How to Become an LPN in Washington – A Simple Guide

How to Become an LPN in Washington - A Simple Guide

Looking to become an LPN?

That’s a fantastic choice! 

LPNs (just like all nurses) are in demand in Washington!

With the growing number of elderly patients and those with chronic diseases, more and more people are relying on nursing care. 

The job of the LPN is sought-after, rewarding, and meaningful.

But are you struggling to understand the process? Does it seem too overwhelming and complicated?

Don’t fret because we’ve got you covered! 

This article will simplify the entire process of how to become an LPN in Washington in just three steps.

We’ll also answer some FAQs, such as:

  • How much does an LPN in Washington make?
  • Where do most LPNs work?
  • Is Washington an NLC State?
  • What is the difference between CRA, LPN, and RN?

Let’s begin! 

How to Become an LPN in Washington – 3 Simple Steps

Here are the 3 simple steps to becoming an LPN in Washington:

Step #1: Apply to a Nursing School

Step #2: Get Your LPN License

Step #3:  Keep Your License Active

Let’s have a closer look at each one.

Step #1: Apply to a Nursing School

Like any other career, LPNs must also start at school and gain the appropriate training. 

The skills of an LPN are highly specialized since it requires working with people in various stages of health. 

You may even find yourself in emergency or critical, life-and-death situations. 

Thus, the need for proper training. 

But how do you ensure that you are getting the proper training to be the best LPN you can be? 

First, you better make sure the program is state-approved or even accredited. 

State-approval and Accreditation

Whatever LPN program you enroll in MUST BE state-approved. This is non-negotiable, otherwise, your education will count for nothing.

Here is a list of approved LPN programs from the Washington Board of Nursing. 

Aside from state approval, you can also find out whether or not the school is accredited. This is an additional layer of approval and evaluation to ensure excellent education. 

Accreditation is the sign of approval. In this institution, not only can you expect excellent teaching, but you can also expect employers to hire you in the future.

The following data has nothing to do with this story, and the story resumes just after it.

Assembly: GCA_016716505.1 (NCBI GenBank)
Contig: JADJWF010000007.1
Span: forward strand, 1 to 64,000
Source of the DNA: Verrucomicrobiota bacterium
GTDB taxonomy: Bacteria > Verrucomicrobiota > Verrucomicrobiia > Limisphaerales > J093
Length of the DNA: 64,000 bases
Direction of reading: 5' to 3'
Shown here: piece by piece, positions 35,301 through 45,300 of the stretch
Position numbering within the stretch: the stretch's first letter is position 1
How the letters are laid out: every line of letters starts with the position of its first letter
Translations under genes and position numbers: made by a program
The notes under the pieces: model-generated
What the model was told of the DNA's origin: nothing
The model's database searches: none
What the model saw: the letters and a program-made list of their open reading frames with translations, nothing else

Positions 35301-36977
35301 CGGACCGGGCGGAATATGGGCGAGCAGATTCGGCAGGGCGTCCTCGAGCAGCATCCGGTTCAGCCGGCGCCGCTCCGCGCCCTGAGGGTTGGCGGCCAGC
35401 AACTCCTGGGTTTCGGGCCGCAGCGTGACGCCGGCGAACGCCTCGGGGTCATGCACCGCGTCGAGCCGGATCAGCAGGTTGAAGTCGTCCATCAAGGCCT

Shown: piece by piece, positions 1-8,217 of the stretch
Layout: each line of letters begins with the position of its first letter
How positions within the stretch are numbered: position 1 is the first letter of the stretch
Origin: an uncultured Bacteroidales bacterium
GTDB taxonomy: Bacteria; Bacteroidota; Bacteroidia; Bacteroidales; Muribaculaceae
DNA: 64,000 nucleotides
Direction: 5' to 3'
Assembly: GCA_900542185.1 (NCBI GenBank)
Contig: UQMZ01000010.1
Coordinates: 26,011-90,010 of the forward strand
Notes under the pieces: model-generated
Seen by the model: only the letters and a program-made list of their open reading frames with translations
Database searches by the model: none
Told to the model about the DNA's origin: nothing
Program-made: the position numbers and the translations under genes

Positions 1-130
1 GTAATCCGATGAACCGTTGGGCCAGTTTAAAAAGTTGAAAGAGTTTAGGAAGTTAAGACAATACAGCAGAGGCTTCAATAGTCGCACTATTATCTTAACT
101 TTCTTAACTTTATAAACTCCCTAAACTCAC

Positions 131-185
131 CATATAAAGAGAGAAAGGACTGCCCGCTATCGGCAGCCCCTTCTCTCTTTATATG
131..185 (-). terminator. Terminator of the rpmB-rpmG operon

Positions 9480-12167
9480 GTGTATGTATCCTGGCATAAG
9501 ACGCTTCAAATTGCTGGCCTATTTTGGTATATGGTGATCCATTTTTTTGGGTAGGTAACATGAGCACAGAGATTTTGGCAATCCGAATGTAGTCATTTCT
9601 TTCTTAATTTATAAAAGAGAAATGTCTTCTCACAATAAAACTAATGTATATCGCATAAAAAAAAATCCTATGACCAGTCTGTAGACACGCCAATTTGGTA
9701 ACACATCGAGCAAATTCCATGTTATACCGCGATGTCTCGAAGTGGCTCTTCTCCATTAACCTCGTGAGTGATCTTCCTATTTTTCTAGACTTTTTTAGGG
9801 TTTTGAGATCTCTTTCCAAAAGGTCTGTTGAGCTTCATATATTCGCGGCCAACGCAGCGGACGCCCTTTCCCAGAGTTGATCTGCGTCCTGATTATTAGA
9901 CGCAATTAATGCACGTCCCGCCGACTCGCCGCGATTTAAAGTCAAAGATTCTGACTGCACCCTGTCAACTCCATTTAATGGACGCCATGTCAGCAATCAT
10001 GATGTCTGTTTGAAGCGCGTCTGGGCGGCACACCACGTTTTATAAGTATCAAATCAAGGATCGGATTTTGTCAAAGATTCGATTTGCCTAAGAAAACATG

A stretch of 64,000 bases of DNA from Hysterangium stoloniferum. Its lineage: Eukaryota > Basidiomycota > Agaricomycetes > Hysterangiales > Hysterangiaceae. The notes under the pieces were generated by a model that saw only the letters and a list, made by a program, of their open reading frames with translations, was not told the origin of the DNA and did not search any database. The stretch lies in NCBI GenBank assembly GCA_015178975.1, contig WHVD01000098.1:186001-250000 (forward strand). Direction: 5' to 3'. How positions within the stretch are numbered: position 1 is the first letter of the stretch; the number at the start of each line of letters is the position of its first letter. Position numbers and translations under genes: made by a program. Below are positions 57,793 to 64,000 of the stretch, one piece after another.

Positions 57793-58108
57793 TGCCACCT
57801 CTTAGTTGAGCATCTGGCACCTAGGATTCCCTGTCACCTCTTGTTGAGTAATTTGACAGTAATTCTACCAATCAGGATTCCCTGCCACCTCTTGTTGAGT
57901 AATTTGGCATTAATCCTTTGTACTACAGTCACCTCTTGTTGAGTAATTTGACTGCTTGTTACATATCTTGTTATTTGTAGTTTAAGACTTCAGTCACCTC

To find accredited schools, check out the Accreditation Commission for Education in Nursing (ACEN) website. 

But remember! Enrolling in a good school is not an automatic guarantee that you are going to do well in your career. It still depends on how hard you work and how well you prepare yourself. 

Admission Requirements

To enroll in an LPN program, there are some requirements you need to fulfill. 

These vary by institution, but generally include the following:

  • A General Educational Development (GED) or a high school diploma
  • Must be 17 years old or older
  • A CPR certification
  • A copy of college transcripts (if you attended college before)
  • A complete record of immunizations and vaccinations
  • Completion of all prerequisite exams and courses such as College level Maths, English, and ACT
  • Background check and drug screening

Program Length

Most LPN programs are designed to be completed in one year (12 months) if you are a full-time student.

But if you study part-time, this can extend to 18-24 months. 

Not too long, right?

It’s definitely shorter than a Bachelor of Science in Nursing degree for RNs, which lasts 4 years!

Program Content 

Most LPN programs have two main sections – classroom instruction and clinical training.

Classroom instruction covers topics like:

  • Nursing Fundamentals
  • Normal Growth and Development
  • Communicable Diseases
  • Pediatric Nursing
  • Maternal Nursing

Part of your training also includes applying what you learn in different healthcare settings. 

You will have the opportunity to observe LPNs in real-life situations and get to practice your skills under the supervision of professionals. 

Step #2: Get Your LPN License

Getting your nursing education means you know how an LPN works, but it doesn’t mean you can work as an LPN yet! 

For that, you need to acquire a license.

A license is a permit that allows you to practice as an LPN. Pretty important, right? So, how do you get one?

You can get an LPN license in Washington in two ways – through examination or endorsement. 

Let’s talk about each method. 

Licensure by Examination

This is the process for those who:

  • Have graduated from a state-approved LPN program
  • Have never yet been licensed as an LPN in any state